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The Life of Timon of Athens   By: (1564-1616)

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by William Shakespeare


TIMON of Athens


VENTIDIUS, one of Timon's false friends ALCIBIADES, an Athenian captain APEMANTUS, a churlish philosopher FLAVIUS, steward to Timon


CAPHIS PHILOTUS TITUS HORTENSIUS servants to Timon's creditors


PHRYNIA TIMANDRA mistresses to Alcibiades

CUPID AMAZONS in the Masque

Lords, Senators, Officers, Soldiers, Servants, Thieves, and Attendants

SCENE: Athens and the neighbouring woods

ACT I. SCENE I. Athens. TIMON'S house

Enter POET, PAINTER, JEWELLER, MERCHANT, and MERCER, at several doors

POET. Good day, sir. PAINTER. I am glad y'are well. POET. I have not seen you long; how goes the world? PAINTER. It wears, sir, as it grows. POET. Ay, that's well known. But what particular rarity? What strange, Which manifold record not matches? See, Magic of bounty, all these spirits thy power Hath conjur'd to attend! I know the merchant. PAINTER. I know them both; th' other's a jeweller. MERCHANT. O, 'tis a worthy lord! JEWELLER. Nay, that's most fix'd. MERCHANT. A most incomparable man; breath'd, as it were, To an untirable and continuate goodness. He passes. JEWELLER. I have a jewel here MERCHANT. O, pray let's see't. For the Lord Timon, sir? JEWELLER. If he will touch the estimate. But for that POET. When we for recompense have prais'd the vile, It stains the glory in that happy verse Which aptly sings the good. MERCHANT. [Looking at the jewel] 'Tis a good form. JEWELLER. And rich. Here is a water, look ye. PAINTER. You are rapt, sir, in some work, some dedication To the great lord. POET. A thing slipp'd idly from me. Our poesy is as a gum, which oozes From whence 'tis nourish'd. The fire i' th' flint Shows not till it be struck: our gentle flame Provokes itself, and like the current flies Each bound it chafes. What have you there? PAINTER. A picture, sir. When comes your book forth? POET. Upon the heels of my presentment, sir. Let's see your piece. PAINTER. 'Tis a good piece. POET. So 'tis; this comes off well and excellent. PAINTER. Indifferent. POET. Admirable. How this grace Speaks his own standing! What a mental power This eye shoots forth! How big imagination Moves in this lip! To th' dumbness of the gesture One might interpret. PAINTER. It is a pretty mocking of the life. Here is a touch; is't good? POET. I will say of it It tutors nature. Artificial strife Lives in these touches, livelier than life.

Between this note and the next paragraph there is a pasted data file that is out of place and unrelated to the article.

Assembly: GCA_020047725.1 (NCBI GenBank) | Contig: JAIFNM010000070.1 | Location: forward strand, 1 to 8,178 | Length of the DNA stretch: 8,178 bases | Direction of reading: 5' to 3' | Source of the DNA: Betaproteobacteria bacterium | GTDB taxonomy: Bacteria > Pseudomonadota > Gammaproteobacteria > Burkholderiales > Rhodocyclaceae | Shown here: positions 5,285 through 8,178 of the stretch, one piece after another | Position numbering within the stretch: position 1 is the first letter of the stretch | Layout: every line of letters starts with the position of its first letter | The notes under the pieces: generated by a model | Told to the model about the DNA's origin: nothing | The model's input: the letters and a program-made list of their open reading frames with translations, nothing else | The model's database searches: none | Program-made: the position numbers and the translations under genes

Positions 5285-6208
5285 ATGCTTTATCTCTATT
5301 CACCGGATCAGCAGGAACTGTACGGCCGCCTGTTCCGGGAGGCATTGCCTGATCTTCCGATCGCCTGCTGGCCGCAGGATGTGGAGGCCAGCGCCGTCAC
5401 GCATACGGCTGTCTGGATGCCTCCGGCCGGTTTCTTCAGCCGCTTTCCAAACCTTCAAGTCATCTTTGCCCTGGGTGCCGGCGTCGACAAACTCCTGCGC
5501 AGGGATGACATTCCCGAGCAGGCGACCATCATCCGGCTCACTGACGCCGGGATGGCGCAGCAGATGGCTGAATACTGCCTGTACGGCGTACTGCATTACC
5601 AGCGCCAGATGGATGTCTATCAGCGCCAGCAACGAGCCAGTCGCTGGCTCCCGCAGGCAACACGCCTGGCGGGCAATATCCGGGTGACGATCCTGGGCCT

Enter certain SENATORS, and pass over

PAINTER. How this lord is followed! POET. The senators of Athens happy man! PAINTER. Look, moe! POET. You see this confluence, this great flood of visitors. I have in this rough work shap'd out a man Whom this beneath world doth embrace and hug With amplest entertainment. My free drift Halts not particularly, but moves itself In a wide sea of tax. No levell'd malice Infects one comma in the course I hold, But flies an eagle flight, bold and forth on, Leaving no tract behind. PAINTER. How shall I understand you? POET. I will unbolt to you. You see how all conditions, how all minds As well of glib and slipp'ry creatures as Of grave and austere quality, tender down Their services to Lord Timon. His large fortune, Upon his good and gracious nature hanging, Subdues and properties to his love and tendance All sorts of hearts; yea, from the glass fac'd flatterer To Apemantus, that few things loves better Than to abhor himself; even he drops down The knee before him, and returns in peace Most rich in Timon's nod... Continue reading book >>

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